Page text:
B. Appeals in a "Searching Christology" (VI.8.a.B, p. 295). Fundamental theology appeals to a global understanding of existence that is “Christian” because of an “antecedent grace.” Rahner asserts that every person is living out at least a “searching Christology” if that person accepts his or her existence “resolutely.” This means that the person is seeking, in a transcendental hope, for the possibilities that God has offered. These are the possibilities that the Christian recognizes in Jesus of Nazareth. There are three “ways” or “appeals” which God makes to human beings. Rahner describes them under the next three headings.
C. The Appeal to an Absolute Love of Neighbor (VI.8.a.C, p. 295). The statement of Jesus, “Whatsoever you do to the least of my brothers, so you do to me,” must be rightly interpreted. “An absolute love which gives itself radically and unconditionally to another person,” says Rahner, “affirms Christ implicitly in faith and love” (296). Whenever we truly love another, we are in a situation of faith. But does this mean that any given human love can be called “absolute”? Of course not. Love of neighbor, even the love of neighbor demanded by God’s law, differs from love of God.
In the love of neighbor, God makes a transcendental appeal. God is inviting the human being to seek someone who can be loved with absoluteness, the absoluteness with which the Christian loves God. So fundamental theology tries to show that our love for another human being expresses an implicit love and faith in Christ. Human love expresses a response to God's invitation, the invitation to realize the possibilities which God has given. God invites us to enter into a relationship of love with God's own self. By doing so, we realize the possibility of becoming one with God.
D. The Appeal to Readiness for Death (VI.8.a.D, p. 296). The way the average sermon treats Christ’s death is inadequate, says Rahner. It usually regards the crucifixion “as an external and meritorious cause of redemption.” By contrast, Rahner proposes a theology of death. This theology of death connects the death of Jesus to human existence. It acknowledges that, in death, we are radically powerless. By acknowledging this powerlessness, we also acknowledge the ground of all reality, namely, the Holy Mystery of God. God both gives the possibility of transcendence and invites us to surrender ourselves to the divine self. When we surrender ourselves to the divine self in death, we surrender ourselves to the ground of our being. In the fact of death, God appeals to us to acknowledge our source and our goal.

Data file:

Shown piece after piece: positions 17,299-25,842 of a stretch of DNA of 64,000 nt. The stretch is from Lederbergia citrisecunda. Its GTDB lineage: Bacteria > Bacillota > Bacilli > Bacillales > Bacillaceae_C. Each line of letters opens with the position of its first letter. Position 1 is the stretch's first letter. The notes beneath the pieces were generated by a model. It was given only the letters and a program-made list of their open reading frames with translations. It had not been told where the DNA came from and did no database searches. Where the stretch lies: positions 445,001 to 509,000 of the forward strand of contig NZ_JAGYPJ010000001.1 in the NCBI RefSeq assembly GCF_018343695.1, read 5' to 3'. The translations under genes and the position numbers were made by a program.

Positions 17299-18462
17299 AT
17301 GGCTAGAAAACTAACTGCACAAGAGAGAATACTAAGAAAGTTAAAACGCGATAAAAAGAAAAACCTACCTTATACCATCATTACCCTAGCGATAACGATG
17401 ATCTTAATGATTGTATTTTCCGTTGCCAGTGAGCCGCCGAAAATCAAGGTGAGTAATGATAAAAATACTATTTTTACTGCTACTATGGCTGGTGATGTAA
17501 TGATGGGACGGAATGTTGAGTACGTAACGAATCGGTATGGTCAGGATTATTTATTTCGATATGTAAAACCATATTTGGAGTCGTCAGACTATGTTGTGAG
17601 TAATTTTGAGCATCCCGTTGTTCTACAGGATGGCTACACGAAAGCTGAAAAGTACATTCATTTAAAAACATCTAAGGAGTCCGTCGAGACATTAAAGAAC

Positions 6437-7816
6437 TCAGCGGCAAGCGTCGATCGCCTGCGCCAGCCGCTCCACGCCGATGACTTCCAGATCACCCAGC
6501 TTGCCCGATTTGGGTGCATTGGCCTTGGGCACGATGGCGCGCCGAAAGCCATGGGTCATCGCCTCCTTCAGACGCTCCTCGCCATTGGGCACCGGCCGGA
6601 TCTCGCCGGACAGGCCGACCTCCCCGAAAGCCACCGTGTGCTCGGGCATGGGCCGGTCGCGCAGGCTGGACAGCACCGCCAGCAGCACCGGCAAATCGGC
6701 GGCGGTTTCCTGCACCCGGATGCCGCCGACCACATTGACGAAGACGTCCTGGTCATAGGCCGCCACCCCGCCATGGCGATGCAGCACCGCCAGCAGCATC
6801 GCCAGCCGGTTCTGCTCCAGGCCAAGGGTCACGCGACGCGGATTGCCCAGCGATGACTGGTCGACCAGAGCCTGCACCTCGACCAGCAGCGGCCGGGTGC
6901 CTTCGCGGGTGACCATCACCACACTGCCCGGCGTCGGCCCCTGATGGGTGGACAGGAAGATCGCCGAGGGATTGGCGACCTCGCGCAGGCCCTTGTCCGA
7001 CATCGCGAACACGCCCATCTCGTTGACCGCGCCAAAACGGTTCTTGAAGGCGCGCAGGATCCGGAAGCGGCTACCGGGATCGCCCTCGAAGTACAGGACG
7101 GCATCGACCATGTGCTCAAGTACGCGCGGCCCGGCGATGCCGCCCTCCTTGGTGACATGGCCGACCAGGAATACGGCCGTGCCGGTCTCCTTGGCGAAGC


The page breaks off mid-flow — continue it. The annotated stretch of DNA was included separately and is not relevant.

E. The Appeal to Hope in the Future (VI.8.a.E, p. 297). Genuine hope is not the longing for an eternally distant and sought-after (but unrealizable) goal. It is not, Rahner seems to suggest, the longing for a mythical heaven that is merely the prolongation of our earthly life. Nor is it the longing for something that has not yet come. The goal of Christian life is not one that abolishes us and absorbs us into God’s absoluteness.
Hope is rather the desire for an attainable goal. It is a longing for something which, while the goal itself is in progress, has already left its mark on history. The goal of human life can be seen in our history, says Rahner, a history already moving within its goal. So whenever we hope in the future, God is appealing to us. God invites us to see in our future a life which transcends our present life, a life to which there is already a reliable testimony.